Broody Chicken

Discussion in 'Chicken Behaviors and Egglaying' started by drelleng, Jun 25, 2019.

  1. drelleng

    drelleng Chirping

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    I have a 1 year old Wyandotte that has gone broody. I have her separated from the rest of the flock. She is in a wired cage that is 6 foot high and 10 x 20 feet, with food, water and lots of snacks. Is that too large of an area for containment? My other option is a large dog kennel. Also how do I know when she can be let back with the rest of the flock? Thank you for your help.
     
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  2. Texas Kiki

    Texas Kiki Egg Pusher

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    Is the cage up off the ground...where air can get under her?

    As long as there is no bedding in it, I'm guessing size doesn't matter. :hmm

    I bet @aart can give you better advice though.
     
  3. annaBsChick

    annaBsChick Songster

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    Why did you have to separate her in the first place? When my hens go broody I just let them be.
     
  4. aart

    aart Chicken Juggler!

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    You'll need to decide if you want her to hatch out some chicks, and how you will 'manage' it.

    Do you have, or can you get, some fertile eggs?
    Do you have the space needed? Both for more chickens and she may need to be separated by wire from the rest of the flock.
    Do you have a plan on what to do with the inevitable males? Rehome, butcher, keep in separate 'bachelor pad'?
    If you decide to let her hatch out some fertile eggs, this is a great thread for reference and to ask questions.
    It's a long one but just start reading the first few pages, then browse thru some more at random.
    http://www.backyardchickens.com/t/496101/broody-hen-thread


    If you don't want her to hatch out chicks, best to break her broodiness promptly.

    My experience goes about like this: After her setting for 3 days and nights in the nest (or as soon as I know they are broody), I put her in a wire dog crate (24"L x 18"W x 21"H) with smaller wire on the bottom but no bedding, set up on a couple of 4x4's right in the coop or run with feed and water.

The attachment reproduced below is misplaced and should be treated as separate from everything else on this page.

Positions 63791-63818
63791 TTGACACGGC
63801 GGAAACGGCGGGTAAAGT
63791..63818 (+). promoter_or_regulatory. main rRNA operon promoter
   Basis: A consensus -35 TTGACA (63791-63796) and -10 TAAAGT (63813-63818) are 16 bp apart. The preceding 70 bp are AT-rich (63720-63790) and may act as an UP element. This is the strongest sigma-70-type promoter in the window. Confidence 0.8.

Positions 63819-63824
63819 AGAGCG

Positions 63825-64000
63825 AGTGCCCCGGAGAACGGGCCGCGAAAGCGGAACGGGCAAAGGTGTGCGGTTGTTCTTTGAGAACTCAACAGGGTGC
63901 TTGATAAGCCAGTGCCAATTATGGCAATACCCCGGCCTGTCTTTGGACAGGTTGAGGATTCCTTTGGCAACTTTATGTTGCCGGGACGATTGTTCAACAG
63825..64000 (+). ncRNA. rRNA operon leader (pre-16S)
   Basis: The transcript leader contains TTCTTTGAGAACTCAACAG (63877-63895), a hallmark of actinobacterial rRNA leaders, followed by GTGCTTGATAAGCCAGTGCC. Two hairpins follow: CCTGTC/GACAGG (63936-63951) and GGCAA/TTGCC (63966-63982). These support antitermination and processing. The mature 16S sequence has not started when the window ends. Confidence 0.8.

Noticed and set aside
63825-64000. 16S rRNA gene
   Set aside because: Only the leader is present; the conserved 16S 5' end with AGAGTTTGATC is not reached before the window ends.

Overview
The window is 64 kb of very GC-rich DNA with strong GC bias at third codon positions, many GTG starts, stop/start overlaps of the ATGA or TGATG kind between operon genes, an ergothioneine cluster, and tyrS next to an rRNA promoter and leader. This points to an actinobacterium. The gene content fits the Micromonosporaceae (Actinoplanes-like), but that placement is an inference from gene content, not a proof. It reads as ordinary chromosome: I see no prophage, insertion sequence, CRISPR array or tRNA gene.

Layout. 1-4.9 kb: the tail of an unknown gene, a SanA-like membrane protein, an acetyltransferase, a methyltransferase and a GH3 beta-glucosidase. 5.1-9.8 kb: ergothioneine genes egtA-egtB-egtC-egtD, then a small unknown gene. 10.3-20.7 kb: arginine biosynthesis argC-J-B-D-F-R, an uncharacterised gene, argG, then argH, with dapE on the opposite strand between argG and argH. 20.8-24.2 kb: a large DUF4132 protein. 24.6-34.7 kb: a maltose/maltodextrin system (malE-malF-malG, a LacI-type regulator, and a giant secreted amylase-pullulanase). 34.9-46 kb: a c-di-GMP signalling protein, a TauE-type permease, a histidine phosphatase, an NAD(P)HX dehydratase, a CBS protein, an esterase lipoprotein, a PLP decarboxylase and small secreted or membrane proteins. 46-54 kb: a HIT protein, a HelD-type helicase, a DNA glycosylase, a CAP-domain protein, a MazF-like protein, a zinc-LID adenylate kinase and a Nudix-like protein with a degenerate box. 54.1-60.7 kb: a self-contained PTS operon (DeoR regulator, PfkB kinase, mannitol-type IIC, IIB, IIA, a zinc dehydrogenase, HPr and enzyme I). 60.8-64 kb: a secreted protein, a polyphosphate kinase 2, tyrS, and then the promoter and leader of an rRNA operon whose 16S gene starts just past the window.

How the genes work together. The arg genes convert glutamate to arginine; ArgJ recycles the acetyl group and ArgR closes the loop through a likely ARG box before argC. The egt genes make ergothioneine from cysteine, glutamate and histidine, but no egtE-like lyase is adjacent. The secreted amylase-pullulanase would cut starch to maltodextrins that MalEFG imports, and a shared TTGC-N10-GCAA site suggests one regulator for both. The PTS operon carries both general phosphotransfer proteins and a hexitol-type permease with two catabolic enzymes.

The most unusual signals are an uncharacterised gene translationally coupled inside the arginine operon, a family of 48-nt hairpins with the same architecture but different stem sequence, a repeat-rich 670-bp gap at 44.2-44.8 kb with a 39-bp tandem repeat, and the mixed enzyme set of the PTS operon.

I used to let them out a couple times a day, but now just once a day in the evening(you don't have to) and she would go out into the run, drop a huge turd, race around running, take a vigorous dust bath then head back to the nest... at which point I put her back in the crate. Each time her outings would lengthen a bit, eating, drinking and scratching more and on the 3rd afternoon she stayed out of the nest and went to roost that evening...event over, back to normal tho she didn't lay for another week or two. Or take her out of crate daily very near roosting time(30-60 mins) if she goes to roost great, if she goes to nest put her back in crate.

    Chunk of 2x4 for a 'roost' was added to crate floor after pic was taken.
    upload_2019-6-25_21-1-57.png
     
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  5. drelleng

    drelleng Chirping

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    Oh, OK - interesting. She insisted on laying in the most popular nest box and the other chickens had to go elsewhere which stressed them out. I have 2 other nest boxes available but the girls are in the habit of only using the one.
     
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  6. drelleng

    drelleng Chirping

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    I do have a kennel inside the large cage that does have bedding so I'm guessing I need to remove the bedding?
     
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  7. Texas Kiki

    Texas Kiki Egg Pusher

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    If you are trying to break her...yes.
     
  8. drelleng

    drelleng Chirping

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    OK Great, thank you - will give that program a try. Would rather not go the fertile egg route - not really set up to deal with chicks. Will let you know how it goes.
     
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  9. drelleng

    drelleng Chirping

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    Makes sense, thanks
     
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  10. drelleng

    drelleng Chirping

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    So let Maude out tonight, she hooked up with Mabel right away (her paired Wyandotte), they ate together, tootled around looking for bugs then both went up in the roosting area (Yeah!). So it took her 4 days of isolation. Apparently the larger cage was OK. Thank you to you both for your input. This was my first broody chicken and I appreciated the help!
     
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